Friday, January 04, 2008

Life History of William Ricketts Smith, Part 2: Measles, School, and Oilfield Life

(Part 1 is here).

There were four of us, my brother Raymond having been born in June 1921, and six of them [Uncle Harold Fox, Aunt Ella, four cousins] in an unfinished house with two bedrooms. To make matters worse, all us kids came down with measles. We pooled our efforts in the spring of 1926 but as fall came we were no better off than we were in the spring, just tireder. My dad got a job in the Midwest oil field and began work about September. We sold all our belongings except our car and clothes and household goods as well as my dad's share of the homestead for a total of about $300.00.

We moved to our oilfield shack at Parkman Camp about three miles south of Midwest, Wyoming. That was the first school I attended where there were more than six students. The school was about 1 1/2 miles west and was also attended by kids from Consolidated Camp. I was accustomed to walking to school about that distance as I had always done so. The first school I attended had barely room for the teacher's desk, the stove and four pupils' desks and the teacher's chair which was used to prop the door shut on windy days. There were three Eastwood kids, Ralph, Earl and Ina and me for a total of four. The teacher (Miss Reynolds) stayed at our house and my dad used to take us in the bobsled sometimes.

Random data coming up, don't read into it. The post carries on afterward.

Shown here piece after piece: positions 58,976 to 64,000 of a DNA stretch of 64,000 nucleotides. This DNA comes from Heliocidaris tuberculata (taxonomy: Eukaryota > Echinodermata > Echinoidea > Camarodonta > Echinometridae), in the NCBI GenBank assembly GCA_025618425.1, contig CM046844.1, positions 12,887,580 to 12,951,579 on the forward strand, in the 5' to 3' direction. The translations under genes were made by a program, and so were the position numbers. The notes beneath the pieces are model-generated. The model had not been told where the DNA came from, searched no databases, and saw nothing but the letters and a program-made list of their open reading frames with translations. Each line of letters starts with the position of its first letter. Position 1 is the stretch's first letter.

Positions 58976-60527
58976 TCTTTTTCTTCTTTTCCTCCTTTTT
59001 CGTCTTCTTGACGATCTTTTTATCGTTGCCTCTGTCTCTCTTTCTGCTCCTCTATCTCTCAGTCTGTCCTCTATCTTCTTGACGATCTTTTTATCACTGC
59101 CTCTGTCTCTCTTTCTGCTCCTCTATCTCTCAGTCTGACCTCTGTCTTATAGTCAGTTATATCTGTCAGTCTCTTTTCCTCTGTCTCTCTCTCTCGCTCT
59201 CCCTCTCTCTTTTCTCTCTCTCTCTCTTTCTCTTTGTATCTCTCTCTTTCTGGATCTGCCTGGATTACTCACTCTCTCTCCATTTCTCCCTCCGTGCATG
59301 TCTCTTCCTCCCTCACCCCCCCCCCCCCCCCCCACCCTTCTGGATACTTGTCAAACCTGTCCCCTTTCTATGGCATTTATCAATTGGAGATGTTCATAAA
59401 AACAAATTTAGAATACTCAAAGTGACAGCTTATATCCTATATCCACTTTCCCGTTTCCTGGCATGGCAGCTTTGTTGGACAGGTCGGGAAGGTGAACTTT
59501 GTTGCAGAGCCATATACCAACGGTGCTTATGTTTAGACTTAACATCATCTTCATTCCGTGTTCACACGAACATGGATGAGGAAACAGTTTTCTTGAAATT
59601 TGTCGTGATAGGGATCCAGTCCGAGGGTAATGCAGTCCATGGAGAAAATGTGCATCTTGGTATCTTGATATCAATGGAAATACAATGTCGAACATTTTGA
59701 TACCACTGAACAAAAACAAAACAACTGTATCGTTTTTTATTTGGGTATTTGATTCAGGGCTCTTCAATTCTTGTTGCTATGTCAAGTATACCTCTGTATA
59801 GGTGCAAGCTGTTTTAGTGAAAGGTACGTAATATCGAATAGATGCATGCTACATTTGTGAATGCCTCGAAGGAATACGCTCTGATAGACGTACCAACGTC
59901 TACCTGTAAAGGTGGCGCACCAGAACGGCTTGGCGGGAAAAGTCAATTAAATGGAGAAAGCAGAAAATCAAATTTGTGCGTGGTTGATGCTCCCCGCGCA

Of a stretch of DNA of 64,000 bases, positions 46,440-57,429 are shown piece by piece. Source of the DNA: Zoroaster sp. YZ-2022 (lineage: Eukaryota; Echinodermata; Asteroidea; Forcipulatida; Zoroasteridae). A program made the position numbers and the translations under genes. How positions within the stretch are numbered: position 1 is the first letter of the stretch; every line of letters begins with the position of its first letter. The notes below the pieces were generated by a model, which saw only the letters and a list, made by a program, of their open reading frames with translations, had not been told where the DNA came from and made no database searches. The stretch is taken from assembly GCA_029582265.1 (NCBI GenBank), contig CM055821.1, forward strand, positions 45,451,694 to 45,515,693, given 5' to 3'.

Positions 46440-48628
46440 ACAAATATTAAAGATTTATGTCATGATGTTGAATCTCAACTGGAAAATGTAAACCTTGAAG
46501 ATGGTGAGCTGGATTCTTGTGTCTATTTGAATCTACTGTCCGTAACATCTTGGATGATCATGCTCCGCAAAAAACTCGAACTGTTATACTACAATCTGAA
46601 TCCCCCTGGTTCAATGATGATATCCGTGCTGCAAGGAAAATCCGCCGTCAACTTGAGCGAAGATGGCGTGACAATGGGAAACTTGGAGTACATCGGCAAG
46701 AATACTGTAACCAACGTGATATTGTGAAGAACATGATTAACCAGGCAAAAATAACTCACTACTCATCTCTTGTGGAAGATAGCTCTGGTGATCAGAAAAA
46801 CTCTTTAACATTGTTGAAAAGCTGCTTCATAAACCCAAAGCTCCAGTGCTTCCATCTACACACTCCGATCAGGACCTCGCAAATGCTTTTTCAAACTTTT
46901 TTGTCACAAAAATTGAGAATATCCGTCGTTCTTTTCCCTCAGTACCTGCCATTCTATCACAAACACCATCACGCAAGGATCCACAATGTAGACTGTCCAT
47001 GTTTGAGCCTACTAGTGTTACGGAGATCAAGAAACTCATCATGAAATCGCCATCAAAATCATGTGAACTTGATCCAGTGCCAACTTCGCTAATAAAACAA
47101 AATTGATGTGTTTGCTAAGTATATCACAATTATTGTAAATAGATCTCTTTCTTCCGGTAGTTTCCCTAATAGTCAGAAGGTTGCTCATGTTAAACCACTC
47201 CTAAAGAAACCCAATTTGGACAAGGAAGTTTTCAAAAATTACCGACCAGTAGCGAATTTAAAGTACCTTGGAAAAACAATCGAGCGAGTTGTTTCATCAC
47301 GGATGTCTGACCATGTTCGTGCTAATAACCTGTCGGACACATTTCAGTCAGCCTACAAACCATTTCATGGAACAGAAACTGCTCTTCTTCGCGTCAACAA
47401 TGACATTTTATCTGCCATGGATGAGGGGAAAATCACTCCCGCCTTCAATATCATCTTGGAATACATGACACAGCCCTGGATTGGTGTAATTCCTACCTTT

I don't remember very much about my life on the homestead, just sketches. We got our drinking water from a spring at our neighbors' place about 1 1/2 miles west. I guess our places joined. Their name was Speilman and we hauled water on a stone-boat in a barrel. There was a place where we dug our coal at Harry's place and Aron Speilman and my family used to get coal together so we had plenty of coal to keep us warm in those Wyoming winters.

I remember one time when a big threshing machine came to our place and threshed our grain. I remember a terrible hail storm and my mother went out to save her little chicks and a hailstone hit her in the back and made a big black and blue mark. I remember a winter day, a bright sunny day, my dad and I went horseback to look after the cattle and we found some of them dead. When I got back to the house, I was standing by the window looking out across the snow and I came to the realization that I was an individual and that someday I would have to die as those cattle had to do and I have never forgotten that day.

(To be continued next Friday)


  1. Ooooh Maurice. Did people call him the space cowboy, or the gangster of love?

  2. You know, Steve Miller wrote that song about him. You're very astute.